In Deadwood, Alice took another job dealing stud. She met fellow dealer, Warren Tubbs, and the two struck up a friendship. Tubbs hailed from Sturgis, worked as a house painter by day and dealt at night, though his skills weren’t good. Alice saved Tubbs’ life when a drunk miner came into the saloon and tried to stab Tubbs. She shot the miner in the arm, and soon after Tubbs fell in love with Alice. They married, with the agreement Tubbs would stick to painting and Alice would continue with gambling. The couple had seven children, whom Alice kept away from the tables as she continued winning large sums of money to provide for her family. Once their children grew up and moved away, the couple retired to a chicken ranch north of Deadwood. Tubbs contracted pneumonia in 1910. He died on a cold winter’s night with a wish to be buried back in Sturgis. Alice drove his body back to Sturgis through a blizzard and pawned her wedding ring for payment for his burial.
Playing cards, circa 1800's
Alice remained in Deadwood and took another job dealing poker. At this time in her life, she changed her clothing from fashionable to plain attire and continued with her cigar smoking ways. She hired George Huckert to take care of her farm and when she owed him wages of more than one thousand dollars, she married him, reasoning it was cheaper to marry him than pay him what she owed him. Huckert was a loafer and spent most of time in the bars. Upon his passing, Alice was relieved and took back her name of Tubbs.
Life became tougher for Alice as she aged. Most of her money was gone and reform was fast becoming the rage in Deadwood and Sturgis. She opened her own gambling hall and catered to the soldiers at Ft. Meade. Several times she was arrested on gambling, prostitution, and alcohol charges. Each time, she beat the charges and was set free. She was also charged with killing a soldier and beat this rap as the jury agreed she killed the man in self-defense. Past the age of 70, Alice began having gall bladder troubles. With medicine reaching new heights, doctors convinced her to undergo a relatively new surgical procedure. She readily agreed, mostly due to the fact a fortune teller had told her she would live to one hundred. Sadly, Alice died during the operation. She is buried at St. Aloysius Cemetery located in the Black Hills. Ted Walker saved her home in Sturgis from demolition and had it moved to Junction Avenue. To this day, Alice remains a poker legend in Colorado and South Dakota.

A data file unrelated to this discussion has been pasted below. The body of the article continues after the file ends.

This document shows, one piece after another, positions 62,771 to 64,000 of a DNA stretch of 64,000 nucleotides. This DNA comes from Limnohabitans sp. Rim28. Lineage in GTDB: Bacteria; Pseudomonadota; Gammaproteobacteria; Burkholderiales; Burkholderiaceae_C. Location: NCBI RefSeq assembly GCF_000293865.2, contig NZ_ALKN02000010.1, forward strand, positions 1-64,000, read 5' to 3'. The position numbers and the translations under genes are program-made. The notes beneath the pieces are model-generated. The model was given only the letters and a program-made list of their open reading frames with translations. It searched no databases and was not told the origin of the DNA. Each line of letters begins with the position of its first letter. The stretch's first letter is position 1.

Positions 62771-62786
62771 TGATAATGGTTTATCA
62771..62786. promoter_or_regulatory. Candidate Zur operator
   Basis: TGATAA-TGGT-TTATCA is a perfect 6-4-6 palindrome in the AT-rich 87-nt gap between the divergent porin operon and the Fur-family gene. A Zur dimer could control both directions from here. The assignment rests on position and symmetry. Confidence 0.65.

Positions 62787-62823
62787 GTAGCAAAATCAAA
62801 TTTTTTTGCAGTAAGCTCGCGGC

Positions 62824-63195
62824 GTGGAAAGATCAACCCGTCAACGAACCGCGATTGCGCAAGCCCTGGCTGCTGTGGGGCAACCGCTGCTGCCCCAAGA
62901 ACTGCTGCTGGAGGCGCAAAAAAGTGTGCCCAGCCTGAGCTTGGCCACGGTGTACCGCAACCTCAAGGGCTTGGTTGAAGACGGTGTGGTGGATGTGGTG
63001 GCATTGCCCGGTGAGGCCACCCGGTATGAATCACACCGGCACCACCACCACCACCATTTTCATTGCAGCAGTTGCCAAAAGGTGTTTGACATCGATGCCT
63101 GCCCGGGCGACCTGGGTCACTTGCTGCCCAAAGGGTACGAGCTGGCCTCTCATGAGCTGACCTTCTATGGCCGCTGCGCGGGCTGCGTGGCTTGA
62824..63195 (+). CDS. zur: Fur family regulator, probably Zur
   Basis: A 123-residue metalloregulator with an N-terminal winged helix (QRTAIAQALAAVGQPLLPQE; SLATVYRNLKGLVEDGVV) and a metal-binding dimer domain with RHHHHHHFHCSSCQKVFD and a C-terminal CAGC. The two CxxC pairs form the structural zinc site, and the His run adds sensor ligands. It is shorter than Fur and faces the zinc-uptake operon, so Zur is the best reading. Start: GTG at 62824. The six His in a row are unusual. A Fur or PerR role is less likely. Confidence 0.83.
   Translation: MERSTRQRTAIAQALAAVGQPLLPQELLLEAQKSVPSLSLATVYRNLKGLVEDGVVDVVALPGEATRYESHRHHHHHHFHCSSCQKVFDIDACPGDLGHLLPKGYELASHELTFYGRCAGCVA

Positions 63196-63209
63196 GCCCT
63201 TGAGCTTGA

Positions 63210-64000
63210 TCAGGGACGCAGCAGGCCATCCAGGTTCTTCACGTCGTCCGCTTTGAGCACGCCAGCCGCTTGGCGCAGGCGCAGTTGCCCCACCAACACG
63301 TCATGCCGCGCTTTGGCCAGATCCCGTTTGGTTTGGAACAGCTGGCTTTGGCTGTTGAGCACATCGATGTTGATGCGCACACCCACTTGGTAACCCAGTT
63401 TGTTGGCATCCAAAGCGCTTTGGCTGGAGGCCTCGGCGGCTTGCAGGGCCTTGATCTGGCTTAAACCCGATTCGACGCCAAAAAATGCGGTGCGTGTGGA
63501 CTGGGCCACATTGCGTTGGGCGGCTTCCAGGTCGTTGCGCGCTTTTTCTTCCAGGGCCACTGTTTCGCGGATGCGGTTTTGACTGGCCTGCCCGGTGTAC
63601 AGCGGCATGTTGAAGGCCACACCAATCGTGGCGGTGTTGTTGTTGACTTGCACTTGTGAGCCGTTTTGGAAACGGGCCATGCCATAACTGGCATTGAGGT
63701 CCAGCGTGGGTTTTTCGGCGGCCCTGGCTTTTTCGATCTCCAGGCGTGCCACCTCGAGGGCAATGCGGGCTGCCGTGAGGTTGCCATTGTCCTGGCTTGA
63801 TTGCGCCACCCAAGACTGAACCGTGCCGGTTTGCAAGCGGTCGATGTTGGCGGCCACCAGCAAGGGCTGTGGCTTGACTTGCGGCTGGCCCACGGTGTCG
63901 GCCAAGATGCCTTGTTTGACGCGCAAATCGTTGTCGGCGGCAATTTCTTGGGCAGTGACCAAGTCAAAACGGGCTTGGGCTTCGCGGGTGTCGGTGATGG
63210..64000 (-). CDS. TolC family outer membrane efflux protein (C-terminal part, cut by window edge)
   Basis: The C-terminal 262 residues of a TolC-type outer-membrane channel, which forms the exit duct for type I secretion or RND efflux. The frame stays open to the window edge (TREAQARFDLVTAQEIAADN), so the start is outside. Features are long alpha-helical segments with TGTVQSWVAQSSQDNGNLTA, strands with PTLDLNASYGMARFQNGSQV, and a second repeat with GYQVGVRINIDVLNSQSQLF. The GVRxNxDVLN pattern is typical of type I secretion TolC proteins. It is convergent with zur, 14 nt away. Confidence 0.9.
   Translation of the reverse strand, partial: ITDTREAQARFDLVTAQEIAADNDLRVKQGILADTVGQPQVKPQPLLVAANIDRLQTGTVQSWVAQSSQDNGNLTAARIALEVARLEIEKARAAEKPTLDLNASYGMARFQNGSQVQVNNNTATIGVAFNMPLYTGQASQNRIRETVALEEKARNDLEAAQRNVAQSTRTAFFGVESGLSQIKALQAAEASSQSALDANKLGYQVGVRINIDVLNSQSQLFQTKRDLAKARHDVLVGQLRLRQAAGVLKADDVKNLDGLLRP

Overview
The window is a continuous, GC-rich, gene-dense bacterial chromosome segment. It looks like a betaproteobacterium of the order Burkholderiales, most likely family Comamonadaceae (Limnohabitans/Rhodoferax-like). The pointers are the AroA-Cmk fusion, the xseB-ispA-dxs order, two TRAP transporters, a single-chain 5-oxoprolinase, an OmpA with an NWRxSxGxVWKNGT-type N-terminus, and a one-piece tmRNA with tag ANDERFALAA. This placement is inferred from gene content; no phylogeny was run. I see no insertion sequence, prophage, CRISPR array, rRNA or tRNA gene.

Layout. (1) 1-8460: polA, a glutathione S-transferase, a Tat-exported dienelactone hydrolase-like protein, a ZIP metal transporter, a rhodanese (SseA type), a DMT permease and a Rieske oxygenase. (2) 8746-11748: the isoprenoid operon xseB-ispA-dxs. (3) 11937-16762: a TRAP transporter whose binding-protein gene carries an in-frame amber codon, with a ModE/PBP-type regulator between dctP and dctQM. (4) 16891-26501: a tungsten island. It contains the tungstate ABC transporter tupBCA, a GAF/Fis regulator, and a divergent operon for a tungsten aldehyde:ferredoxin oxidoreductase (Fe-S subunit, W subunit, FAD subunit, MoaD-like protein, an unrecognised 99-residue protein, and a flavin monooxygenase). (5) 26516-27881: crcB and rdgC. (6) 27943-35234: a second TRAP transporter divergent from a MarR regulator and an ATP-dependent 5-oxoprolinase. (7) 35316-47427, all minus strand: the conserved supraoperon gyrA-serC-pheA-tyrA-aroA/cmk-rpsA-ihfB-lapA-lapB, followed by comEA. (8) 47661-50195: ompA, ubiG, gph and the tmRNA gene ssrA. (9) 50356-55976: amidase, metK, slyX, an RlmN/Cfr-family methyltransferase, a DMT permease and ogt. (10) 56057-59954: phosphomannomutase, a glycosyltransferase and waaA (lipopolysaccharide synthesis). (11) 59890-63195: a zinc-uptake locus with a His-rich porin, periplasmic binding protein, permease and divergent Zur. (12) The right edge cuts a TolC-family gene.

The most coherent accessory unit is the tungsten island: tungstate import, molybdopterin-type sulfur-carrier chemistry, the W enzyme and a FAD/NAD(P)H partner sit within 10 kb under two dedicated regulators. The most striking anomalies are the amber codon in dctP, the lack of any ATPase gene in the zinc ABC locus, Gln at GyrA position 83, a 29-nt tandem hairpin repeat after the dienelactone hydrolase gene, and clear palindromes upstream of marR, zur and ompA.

Patti Sherry-Crews said...

Another woman who lived a life and a half in the old west. How old was she when she had 7 children, I wonder?! I've said it before, but it always amazes me how much ground some of these characters covered in their lives when travel wasn't as easy as it is now.

Julie Lence said...

Hi Patti: I can't believe how much and how fast they traveled either. I remember when I researched the Stovers (Russell Stover candy) and how they moved to Canada and back to the states in 1 year because farming for them in Canada was a no go. I know when I'm writing and a character has to travel, I always wonder if I am giving them enough or too much time to get to places.
Glad you enjoyed the post. Hugs!